After five months Charles Thomas, the city’s business administrator, had a report — one without meat — on the $73,996 severance check that was issued to Jose Torres, the city’s 2-term former mayor, during his last week in office.
Thomas said he has interviewed every person connected to the severance check scandal, except one clerical employee, who no longer works for the city, and is of no consequence. “The former mayor Jose Torres has not been interviewed,” said Thomas, suggesting the investigation is incomplete without the response of the ex-mayor. “This may not be a complete report without his interview.”
Andre Sayegh, the council president, asked whether it is even necessary to interview Torres. “What would an interview with him yield?” asked Sayegh to the business administrator. Sayegh said the former mayor has made statements to newspapers and has said numerous times he has done nothing wrong. “There’s nothing for the former mayor to respond to,” chimed in Kenneth Morris, councilman at-large, after noticing the report did not make any assertions whether it was ethical or otherwise for a mayor to receive a severance check.
Thomas said if the council does not wish for him to interview the mayor for the report, then his job his complete, and the report is final. The report, 26-pages with three folders worth of evidence, and completed in a narrative form, was at hand during Tuesday’s council meeting, but it was withheld from the public because it’s labeled as a “deliberative” and “consultative” document, according to Domenick Stampone, the city’s head lawyer.
From the questions and answers exchanged between the council and the administration, it was clear the report was poorly done because it did not come to basic conclusions, which the report was supposed to do, and the main reason why the council demanded an investigation. “Is it legal to do that? Is it unethical? Is it legal but unethical?” asked Julio Tavarez, the 5th Ward councilman. “You’re not getting to any conclusions.”
“The report is not complete without findings and recommendations,” added Kenneth McDaniel, councilman at-large.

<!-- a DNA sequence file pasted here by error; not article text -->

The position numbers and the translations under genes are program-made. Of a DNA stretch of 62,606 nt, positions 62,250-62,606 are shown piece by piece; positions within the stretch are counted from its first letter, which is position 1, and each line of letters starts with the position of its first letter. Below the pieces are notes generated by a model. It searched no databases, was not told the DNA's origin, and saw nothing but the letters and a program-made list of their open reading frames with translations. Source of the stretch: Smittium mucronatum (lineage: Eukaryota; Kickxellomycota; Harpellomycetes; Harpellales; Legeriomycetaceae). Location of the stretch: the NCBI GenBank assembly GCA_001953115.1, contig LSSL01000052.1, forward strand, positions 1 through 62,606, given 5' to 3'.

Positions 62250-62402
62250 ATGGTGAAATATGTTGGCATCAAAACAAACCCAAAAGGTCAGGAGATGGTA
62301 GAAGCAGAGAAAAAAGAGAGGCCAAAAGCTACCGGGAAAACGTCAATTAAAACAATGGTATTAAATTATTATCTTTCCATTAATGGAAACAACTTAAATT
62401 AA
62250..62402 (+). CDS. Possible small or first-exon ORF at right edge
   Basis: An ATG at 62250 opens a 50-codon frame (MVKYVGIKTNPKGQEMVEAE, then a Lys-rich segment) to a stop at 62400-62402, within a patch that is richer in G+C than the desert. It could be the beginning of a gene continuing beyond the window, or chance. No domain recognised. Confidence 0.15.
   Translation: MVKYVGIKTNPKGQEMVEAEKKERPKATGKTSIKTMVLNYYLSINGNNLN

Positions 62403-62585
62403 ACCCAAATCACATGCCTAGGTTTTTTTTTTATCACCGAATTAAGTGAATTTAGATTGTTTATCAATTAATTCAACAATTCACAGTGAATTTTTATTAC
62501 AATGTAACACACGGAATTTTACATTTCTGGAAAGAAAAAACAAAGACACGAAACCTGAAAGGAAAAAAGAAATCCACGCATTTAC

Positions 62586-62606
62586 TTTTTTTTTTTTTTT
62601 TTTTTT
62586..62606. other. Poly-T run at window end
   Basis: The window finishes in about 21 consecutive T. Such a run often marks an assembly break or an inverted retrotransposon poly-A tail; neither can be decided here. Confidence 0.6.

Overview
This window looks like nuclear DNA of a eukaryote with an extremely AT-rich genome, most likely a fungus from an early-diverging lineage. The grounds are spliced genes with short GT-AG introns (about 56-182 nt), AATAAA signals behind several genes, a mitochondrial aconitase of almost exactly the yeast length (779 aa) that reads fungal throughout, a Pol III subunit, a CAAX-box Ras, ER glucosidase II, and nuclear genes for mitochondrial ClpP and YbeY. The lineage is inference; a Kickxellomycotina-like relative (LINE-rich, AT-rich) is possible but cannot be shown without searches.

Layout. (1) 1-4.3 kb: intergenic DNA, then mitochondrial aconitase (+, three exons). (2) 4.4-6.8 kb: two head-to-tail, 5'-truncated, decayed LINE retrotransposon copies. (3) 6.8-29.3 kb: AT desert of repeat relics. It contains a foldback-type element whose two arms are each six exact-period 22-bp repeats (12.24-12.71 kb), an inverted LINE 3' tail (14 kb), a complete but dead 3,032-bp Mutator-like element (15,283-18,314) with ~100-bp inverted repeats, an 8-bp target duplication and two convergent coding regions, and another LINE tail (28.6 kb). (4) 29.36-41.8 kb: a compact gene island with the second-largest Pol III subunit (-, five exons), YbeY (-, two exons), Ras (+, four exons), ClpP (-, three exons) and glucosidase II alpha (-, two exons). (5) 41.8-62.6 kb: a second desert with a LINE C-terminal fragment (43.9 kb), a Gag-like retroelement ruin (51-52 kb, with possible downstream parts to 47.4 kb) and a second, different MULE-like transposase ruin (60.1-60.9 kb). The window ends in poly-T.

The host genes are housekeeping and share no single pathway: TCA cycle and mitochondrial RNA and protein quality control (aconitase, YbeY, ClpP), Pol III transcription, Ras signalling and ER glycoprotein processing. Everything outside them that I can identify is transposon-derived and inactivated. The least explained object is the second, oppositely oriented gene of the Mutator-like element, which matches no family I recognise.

It emerged back in August that the former mayor received a check of $73,996 during his last week in office; the fact was made public by Aslon Goow, former 2nd Ward councilman. Since then, the administration was told to run an investigation to find out whether the lump sum was legal for the former mayor to receive. Torres explained the money was owed to him from unused sick days and vacation days: $50,244 for 110 sick days and $23,752 for 52 vacation days.
“Does the white collar contract apply to elected official?” asked Morris to the business administrator and city’s lawyer, both of whom could not readily provide an answer. Elected officials are not entitled to sick days or vacation days.
William McKoy, the 3rd Ward councilman, offered the administration more time to submit a final report with the Torres interview attached, for he feared if the report were released without a response from the former mayor the public might make judgment based on incomplete information.
Sayegh alluded to Thomas’ feet dragging on the investigation saying it will just be “groundhog day” all over again with the administration wasting more and more time under the guise of presenting a report soon. “I still believe we are complicating the issue,” said Sayegh, who wanted the report released.
“If this isn’t working out let’s form a Committee of Whole,” said Tavarez, noticing the delaying tactics and lack of result from the business administration, who spent five months investigating. Thomas had stated he would have a report in December of last year, but due to a death in the family he was unable to complete it in 2013.
Sayegh gave into McKoy’s suggestion and provided the business administrator more time to present a complete report. “Mr BA you have an incomplete homework assignment. When can you complete this homework assignment?” asked Sayegh. Thomas said he can interview the mayor within this week.
Goow asserted that this administration cannot properly investigate the previous administration, and it makes no sense for the council to task the business administrator with such things. “This investigation should have been handed over to the prosecutor’s office,” said Goow, who is running for mayor. The former 2nd Ward councilman said what Torres, who is attempting to grab a 3rd term, did was nothing less than “official misconduct.”